Design and evaluation of a quasi-passive robotic knee brace : on the effects of parallel elasticity on human running
Author(s)Elliott, Grant (Grant Andrew)
Massachusetts Institute of Technology. Dept. of Electrical Engineering and Computer Science.
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While the effects of series compliance on running biomechanics are documented, the effects of parallel compliance are known only for the simpler case of hopping. As many practical exoskeleton and orthosis designs act in parallel with the leg, it is desirable to understand the effects of such an intervention. Spring-like forces offer a natural choice of perturbation, as they are both biologically motivated and energetically inexpensive to implement. To this end, this thesis investigates the hypothesis that the addition of an external elastic element at the knee during the stance phase of running results in a reduction in knee extensor activation so that total joint quasi-stiffness is maintained. To test this, an exoskeleton is presented, consisting of a leaf spring in parallel with the knee joint and a clutch which engages this spring only during stance. The design of a custom interference clutch, made necessary by the need for high holding torque but low mass, is discussed in detail, as are problems of human attachment. The greater applicability of this clutch design to other problems in rehabilitation and augmentation is also addressed. Motion capture of four subjects is used to investigate the consequences of running with this exoskeleton. Leg stiffness is found to increase with distal mass, but no significant change in leg stiffness or total knee stiffness is observed due to the activation of the clutched parallel knee spring. However, preliminary evidence suggests differing responses between trained marathon runners, who appear to maintain biological knee torque, and recreational runners, who appear to maintain total knee torque. Such a relationship between degree of past training and effective utilization of an external force is suggestive of limitations on the applications of assistive devices.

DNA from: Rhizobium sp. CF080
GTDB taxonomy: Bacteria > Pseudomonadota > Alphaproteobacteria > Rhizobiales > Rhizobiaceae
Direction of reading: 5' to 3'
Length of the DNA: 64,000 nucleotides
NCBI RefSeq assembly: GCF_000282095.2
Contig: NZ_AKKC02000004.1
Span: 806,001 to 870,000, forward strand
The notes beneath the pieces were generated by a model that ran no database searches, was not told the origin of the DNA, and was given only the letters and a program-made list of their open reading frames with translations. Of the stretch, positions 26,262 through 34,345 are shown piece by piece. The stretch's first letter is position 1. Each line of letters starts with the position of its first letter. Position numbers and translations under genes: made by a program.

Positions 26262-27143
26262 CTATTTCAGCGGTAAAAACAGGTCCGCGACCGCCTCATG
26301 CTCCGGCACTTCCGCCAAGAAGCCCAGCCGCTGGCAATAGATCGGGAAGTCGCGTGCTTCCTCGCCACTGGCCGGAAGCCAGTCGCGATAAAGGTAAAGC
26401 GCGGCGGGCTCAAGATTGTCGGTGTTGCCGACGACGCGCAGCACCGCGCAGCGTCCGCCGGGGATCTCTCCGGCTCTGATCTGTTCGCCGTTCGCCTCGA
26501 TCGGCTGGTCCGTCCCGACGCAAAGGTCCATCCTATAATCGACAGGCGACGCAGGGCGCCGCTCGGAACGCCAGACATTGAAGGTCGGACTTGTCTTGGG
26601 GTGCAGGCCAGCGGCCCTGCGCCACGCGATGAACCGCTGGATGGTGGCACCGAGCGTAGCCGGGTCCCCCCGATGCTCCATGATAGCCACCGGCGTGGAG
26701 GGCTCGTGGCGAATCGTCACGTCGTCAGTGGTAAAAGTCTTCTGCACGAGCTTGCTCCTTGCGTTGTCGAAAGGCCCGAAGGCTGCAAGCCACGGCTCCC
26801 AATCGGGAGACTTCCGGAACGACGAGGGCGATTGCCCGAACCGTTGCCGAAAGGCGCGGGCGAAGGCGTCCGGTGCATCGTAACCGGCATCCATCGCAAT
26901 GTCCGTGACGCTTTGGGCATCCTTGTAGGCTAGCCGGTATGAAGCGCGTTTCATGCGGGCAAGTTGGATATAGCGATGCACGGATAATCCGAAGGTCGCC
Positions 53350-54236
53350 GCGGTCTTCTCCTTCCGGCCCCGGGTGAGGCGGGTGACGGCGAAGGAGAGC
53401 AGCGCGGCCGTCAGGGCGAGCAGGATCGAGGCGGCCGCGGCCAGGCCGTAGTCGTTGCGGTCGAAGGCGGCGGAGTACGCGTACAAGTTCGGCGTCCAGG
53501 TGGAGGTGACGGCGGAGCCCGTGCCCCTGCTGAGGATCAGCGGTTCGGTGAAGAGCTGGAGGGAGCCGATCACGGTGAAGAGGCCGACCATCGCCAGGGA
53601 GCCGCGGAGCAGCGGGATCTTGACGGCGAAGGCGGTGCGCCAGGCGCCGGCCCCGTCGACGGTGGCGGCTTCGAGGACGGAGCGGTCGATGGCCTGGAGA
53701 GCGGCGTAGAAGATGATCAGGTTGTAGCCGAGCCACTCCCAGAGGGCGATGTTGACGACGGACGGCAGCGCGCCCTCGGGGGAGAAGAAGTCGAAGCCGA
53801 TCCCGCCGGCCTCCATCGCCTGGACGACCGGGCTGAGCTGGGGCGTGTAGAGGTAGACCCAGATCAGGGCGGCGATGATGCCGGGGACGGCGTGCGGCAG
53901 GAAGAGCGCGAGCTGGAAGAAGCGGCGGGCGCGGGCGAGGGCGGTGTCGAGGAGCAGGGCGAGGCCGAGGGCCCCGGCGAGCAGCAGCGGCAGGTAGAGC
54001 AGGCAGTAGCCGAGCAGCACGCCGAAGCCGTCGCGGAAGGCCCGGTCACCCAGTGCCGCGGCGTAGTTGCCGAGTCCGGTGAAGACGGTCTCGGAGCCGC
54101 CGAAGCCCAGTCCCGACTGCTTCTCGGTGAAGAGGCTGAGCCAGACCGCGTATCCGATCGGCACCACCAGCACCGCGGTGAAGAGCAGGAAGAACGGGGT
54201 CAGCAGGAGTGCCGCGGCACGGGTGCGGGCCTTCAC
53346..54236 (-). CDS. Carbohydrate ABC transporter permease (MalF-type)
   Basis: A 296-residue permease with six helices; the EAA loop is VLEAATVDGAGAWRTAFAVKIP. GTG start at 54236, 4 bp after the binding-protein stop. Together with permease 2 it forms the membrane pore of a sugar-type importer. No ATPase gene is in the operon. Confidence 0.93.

Thesis (Ph. D.)--Massachusetts Institute of Technology, Dept. of Electrical Engineering and Computer Science, 2012.Cataloged from PDF version of thesis.Includes bibliographical references (p. 103-106).
DepartmentMassachusetts Institute of Technology. Dept. of Electrical Engineering and Computer Science.
Massachusetts Institute of Technology
Electrical Engineering and Computer Science.